Beyonce Knowles is a great example of an ESFP musician.
An ESFP’s primary function is extraverted sensing, which perceives sensory information in real-time.
Like ISFPs, INFPs and ENFPs, their primary way of evaluating information is based on how they feel about it internally. This can be very subjective and often results in artists of these types wanting to have control and being very hands-on.
ESFPs are often exceptional entertainers and many of them started performing in one way or another at a very early age.
I may be young but I’m ready.
Their extraverted sensation process gives them particularly good awareness of their surroundings and their bodies.
“I don’t use backing tapes when I am singing and dancing on stage. I can do cartwheels and sing.”
ESFPs are not known to be very intuitive or to be deep thinkers, but they typically have strong people skills and are often very caring individuals.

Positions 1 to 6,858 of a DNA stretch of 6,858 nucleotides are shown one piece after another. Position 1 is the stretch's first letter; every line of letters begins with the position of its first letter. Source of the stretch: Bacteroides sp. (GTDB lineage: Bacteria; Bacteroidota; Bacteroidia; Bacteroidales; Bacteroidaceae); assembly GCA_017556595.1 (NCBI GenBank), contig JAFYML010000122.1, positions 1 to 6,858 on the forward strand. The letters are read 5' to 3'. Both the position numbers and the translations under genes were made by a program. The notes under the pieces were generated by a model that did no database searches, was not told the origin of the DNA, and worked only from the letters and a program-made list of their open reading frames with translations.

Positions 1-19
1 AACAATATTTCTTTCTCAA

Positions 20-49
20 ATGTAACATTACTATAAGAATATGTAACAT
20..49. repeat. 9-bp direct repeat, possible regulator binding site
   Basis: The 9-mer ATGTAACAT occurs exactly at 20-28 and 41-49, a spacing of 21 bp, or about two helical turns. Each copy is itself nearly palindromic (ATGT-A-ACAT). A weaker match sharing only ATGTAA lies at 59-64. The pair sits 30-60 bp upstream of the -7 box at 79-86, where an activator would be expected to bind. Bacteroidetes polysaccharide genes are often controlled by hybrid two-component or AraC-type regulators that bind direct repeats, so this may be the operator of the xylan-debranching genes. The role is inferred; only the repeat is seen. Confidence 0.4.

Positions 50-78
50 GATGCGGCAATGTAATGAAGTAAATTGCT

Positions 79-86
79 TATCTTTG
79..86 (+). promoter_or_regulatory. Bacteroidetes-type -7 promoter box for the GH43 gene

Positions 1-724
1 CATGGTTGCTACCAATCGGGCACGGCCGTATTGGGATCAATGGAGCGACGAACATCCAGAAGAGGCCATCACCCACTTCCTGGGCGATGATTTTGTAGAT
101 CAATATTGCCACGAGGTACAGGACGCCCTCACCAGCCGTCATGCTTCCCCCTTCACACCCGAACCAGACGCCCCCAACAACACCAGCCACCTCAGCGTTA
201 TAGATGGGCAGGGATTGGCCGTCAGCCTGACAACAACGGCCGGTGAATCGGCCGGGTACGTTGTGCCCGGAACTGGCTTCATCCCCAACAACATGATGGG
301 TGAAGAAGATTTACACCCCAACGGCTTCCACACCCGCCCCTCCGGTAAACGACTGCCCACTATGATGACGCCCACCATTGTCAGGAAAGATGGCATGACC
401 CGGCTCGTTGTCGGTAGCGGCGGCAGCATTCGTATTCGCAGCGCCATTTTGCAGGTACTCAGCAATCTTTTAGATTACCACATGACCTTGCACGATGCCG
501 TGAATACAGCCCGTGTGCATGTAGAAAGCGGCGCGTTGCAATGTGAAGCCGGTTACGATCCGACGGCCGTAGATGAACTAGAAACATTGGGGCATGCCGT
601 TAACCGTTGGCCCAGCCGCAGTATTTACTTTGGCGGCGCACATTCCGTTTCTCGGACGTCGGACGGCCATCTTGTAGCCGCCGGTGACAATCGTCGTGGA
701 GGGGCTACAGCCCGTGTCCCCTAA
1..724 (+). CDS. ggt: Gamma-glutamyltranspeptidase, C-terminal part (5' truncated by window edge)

“On our tour, we met many of the children and families who are assisted by the funds raised through World Children’s Day. We really recorded this song for them and all of the people who stand up and help.”
ESFPs are especially well equipped to live in the moment. Dr. Dario Nardi at UCLA, who studies Myers Briggs in correlation with EEG technology, has discovered that people of this type show rapidly alternating brain activity that primes them to react and make adjustments quickly. He calls it the ‘tennis hop’, named after the way tennis players bounce from side to side so they can react appropriately to whatever the ball happens to be hit.
Overal ESFPs are often very present, spontaneous, caring and fun and can be some of the best performers of all types.